You can now use Ratio’s 12-speed gearing upgrade with a 10-speed SRAM shifter

Two new products from Ratio Technology that provide more options to existing SRAM users.

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Ratio Technology – the company that created a way to turn your SRAM 11-speed mechanical road shifter into a 12-speed SRAM Eagle shifter – has released two more closely-related products. 

A cable spool

Firstly, Ratio has developed its own shifter cable spool that can be used as a replacement part, which also now opens up the conversion of 10-speed SRAM mechanical road shifters (in addition to the previous 11-speed) for use with Ratio’s 12-speed kits. 

Ratio’s new cable spool is a direct replacement for SRAM’s red-coloured spool found in its 11-speed shifters. It also functions to upgrade older 10-speed shifters using a white-coloured spool for use with Ratio’s 12-speed conversion kits.

According to Ratio, the plastic cable spool was one of the most common failure points for SRAM mechanical road shifters and as it wasn’t available as a spare part from SRAM, it often left otherwise functional shifters going to waste.

Ratio’s version allows the conversion of older 10-speed shifters for use with Ratio’s 12-speed conversion kits, or can be used as a replacement part in 11-speed shifters. This little spool sells for £9.50 before postage.

An AXS 12-speed conversion 

SRAM’s existing 12-speed road groupsets only exist in eTap AXS wireless form, but Ratio Technology has found a way to add a cable into the mix. 

This new conversion kit effectively converts existing SRAM 1×11 (or 1×10) road, gravel, or CX shifters and rear derailleurs into a unique 1×12 AXS configuration that makes use of SRAM’s Flat Top 12-speed chain and matching cassettes and chainrings. This is different to Ratio’s pre-existing kit which works on a different cable pull ratio for use with an Eagle rear derailleur.

The conversion kit (£99.50 plus postage) includes the shifter components to convert your existing SRAM mechanical shifter into a 12-speed item, along with new Flat-Top-chain-friendly jockey wheels (with Enduro sealed bearings, no less) for your existing 11-speed “1x-specific Exact Actuation™” rear derailleur. Examples of these rear derailleurs include SRAM Force 1, Rival 1, Apex 1, or older Force CX and Rival CX.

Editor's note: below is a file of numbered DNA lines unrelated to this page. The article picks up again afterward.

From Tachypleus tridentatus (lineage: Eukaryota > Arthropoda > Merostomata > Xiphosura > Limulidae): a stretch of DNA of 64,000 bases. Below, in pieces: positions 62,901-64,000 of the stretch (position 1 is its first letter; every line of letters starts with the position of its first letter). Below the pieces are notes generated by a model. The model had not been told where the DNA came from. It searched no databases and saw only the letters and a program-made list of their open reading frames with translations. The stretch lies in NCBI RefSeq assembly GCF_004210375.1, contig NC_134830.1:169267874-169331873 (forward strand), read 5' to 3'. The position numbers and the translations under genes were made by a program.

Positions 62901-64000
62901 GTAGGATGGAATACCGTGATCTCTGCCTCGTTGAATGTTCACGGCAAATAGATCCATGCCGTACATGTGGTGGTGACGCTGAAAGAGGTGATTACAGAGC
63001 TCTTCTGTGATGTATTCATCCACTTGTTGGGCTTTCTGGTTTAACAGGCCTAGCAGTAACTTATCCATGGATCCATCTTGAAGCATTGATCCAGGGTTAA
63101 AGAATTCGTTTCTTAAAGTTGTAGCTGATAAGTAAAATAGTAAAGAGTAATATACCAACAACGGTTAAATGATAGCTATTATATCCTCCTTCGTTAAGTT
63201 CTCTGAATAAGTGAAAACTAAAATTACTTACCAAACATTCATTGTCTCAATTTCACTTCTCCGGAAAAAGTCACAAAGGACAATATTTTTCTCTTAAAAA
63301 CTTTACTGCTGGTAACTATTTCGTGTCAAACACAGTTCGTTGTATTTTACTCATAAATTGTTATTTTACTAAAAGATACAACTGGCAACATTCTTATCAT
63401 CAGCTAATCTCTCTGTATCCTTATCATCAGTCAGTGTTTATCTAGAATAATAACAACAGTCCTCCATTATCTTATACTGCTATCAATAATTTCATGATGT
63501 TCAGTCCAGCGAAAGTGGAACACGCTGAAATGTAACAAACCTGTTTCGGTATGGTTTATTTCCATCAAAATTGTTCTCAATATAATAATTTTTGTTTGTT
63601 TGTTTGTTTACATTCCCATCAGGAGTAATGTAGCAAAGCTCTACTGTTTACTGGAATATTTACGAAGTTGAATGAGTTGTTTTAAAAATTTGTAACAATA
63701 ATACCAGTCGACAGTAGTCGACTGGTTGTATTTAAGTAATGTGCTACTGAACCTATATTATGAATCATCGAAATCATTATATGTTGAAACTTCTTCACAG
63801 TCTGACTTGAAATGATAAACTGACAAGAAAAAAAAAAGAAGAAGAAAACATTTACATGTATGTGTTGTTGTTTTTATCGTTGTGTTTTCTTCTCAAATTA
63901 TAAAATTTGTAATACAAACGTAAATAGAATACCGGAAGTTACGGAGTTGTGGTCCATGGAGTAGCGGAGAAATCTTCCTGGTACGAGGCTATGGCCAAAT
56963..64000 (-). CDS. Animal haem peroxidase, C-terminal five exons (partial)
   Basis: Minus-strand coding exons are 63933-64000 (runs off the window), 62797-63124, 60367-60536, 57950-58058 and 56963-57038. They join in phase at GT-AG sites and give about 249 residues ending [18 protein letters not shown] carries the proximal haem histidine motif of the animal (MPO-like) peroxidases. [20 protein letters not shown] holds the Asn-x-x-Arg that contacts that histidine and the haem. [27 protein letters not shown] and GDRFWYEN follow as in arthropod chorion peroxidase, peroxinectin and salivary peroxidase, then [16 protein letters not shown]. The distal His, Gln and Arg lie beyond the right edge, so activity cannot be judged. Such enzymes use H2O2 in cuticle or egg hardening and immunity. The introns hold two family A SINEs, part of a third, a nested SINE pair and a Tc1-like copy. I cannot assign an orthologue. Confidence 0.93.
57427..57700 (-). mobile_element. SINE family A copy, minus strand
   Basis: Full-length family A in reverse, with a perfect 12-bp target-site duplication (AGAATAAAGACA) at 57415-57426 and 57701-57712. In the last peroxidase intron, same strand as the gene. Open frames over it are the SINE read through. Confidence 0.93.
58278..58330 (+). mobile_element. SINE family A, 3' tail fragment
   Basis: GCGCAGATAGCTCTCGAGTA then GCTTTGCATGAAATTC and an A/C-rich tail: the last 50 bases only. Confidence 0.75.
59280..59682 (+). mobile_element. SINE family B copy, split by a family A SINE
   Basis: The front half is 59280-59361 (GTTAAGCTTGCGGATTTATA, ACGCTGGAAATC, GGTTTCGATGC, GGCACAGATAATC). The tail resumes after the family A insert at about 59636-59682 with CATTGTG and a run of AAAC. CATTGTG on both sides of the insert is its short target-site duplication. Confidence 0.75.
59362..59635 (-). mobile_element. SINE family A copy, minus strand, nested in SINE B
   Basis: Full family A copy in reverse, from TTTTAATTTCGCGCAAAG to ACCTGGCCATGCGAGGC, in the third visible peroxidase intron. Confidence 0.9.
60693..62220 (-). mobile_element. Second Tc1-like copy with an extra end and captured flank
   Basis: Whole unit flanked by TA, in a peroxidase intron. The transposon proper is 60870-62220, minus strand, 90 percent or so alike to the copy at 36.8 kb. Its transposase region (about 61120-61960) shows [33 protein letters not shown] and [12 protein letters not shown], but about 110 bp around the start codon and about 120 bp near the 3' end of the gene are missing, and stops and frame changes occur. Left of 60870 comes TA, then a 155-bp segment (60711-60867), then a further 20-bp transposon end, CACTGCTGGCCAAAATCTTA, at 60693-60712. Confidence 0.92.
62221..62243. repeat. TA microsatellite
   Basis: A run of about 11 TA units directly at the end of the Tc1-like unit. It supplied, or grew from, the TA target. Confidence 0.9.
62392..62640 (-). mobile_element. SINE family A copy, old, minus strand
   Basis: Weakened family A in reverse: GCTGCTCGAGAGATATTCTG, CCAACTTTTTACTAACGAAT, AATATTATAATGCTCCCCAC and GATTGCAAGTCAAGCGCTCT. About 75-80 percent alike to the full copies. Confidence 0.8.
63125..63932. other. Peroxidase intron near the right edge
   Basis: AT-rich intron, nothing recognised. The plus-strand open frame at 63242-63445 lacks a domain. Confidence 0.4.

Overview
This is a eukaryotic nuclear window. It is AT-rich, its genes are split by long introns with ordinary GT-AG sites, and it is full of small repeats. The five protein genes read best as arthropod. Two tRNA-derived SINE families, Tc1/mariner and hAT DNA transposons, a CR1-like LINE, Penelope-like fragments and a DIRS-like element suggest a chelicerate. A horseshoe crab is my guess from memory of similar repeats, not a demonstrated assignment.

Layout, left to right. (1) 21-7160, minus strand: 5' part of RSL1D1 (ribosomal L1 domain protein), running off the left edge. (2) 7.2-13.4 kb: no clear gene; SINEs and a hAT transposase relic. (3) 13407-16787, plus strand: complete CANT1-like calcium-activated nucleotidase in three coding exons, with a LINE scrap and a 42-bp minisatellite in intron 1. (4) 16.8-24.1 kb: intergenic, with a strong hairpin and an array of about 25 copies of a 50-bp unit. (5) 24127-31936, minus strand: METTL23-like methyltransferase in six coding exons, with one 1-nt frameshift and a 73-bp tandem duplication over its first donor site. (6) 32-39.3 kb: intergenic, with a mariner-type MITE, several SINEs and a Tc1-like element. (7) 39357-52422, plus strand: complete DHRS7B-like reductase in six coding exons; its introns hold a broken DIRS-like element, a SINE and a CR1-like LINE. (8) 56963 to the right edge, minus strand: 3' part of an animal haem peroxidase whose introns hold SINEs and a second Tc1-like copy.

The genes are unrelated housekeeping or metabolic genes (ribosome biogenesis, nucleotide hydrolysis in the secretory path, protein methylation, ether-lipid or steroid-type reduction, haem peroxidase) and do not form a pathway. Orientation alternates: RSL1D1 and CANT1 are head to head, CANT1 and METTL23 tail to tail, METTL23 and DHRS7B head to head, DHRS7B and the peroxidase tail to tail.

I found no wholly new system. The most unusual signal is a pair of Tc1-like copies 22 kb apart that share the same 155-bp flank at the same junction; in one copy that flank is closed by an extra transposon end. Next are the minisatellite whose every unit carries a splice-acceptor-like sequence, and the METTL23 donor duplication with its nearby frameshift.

Fully fitted, the Ratio 1×12 Road Upgrade Kit uses your old shifter and derailleur.

Of course, it’s worth keeping in mind that SRAM’s 12-speed Flat Top chain uses an oversized roller and so you will need to buy into SRAM’s matching cassettes and chainrings (or cranksets). Add to that, the cassettes are currently only available to suit XDR freehub bodies and so your existing freehub will likely need replacement. 

Ok, so Ratio’s original product release converted a SRAM 11-speed (and now 10-speed) road shifter into a 12-speed shifter for use with a SRAM Eagle mountain bike rear derailleur. This was damn clever and opened up a whole new gearing range of 10-50 or 10-52 cassettes to pre-existing SRAM users. 

By contrast, this latest 12-speed conversion kit feels quite a bit more niche in application given SRAM’s 12-speed AXS cassettes are more limited in range. Currently the widest SRAM 12-speed AXS road cassette on offer is a 10-36T – not all that different from an existing SRAM PG-1170 11-speed 11-36T cassette. And it’s worth noting that the original 11-speed configuration also allows the use of just about any aftermarket 11-speed chainring and chain. 

That does leave me wondering who this new 12-speed AXS conversion is for. One option might be the competitive cyclocross racer who wants tighter spaced gearing or a slightly higher top gear. Another potential may be the person who owns a new SRAM AXS 12-speed road bike and wants to share wheels with their older CX or gravel bike that’s running 1×11 SRAM mechanical. 

And while Ratio hasn’t at all suggested this to be possible, I suspect you may also be able use this kit to turn your existing SRAM Red22, Force 22 or Rival 22 drivetrain into a 24. That would involve a new 2x crankset, cassette and chain, but potentially re-using your existing front derailleur. It seems plausible, but I haven’t tested whether the front shifting spacing is suitable. 

Either way, it’s a welcome development to see new options opened for older parts at a time where SRAM is continually driving toward a wireless world with more premium pricing.

Visit the Ratio Technology website to learn more about compatibility and installation. 

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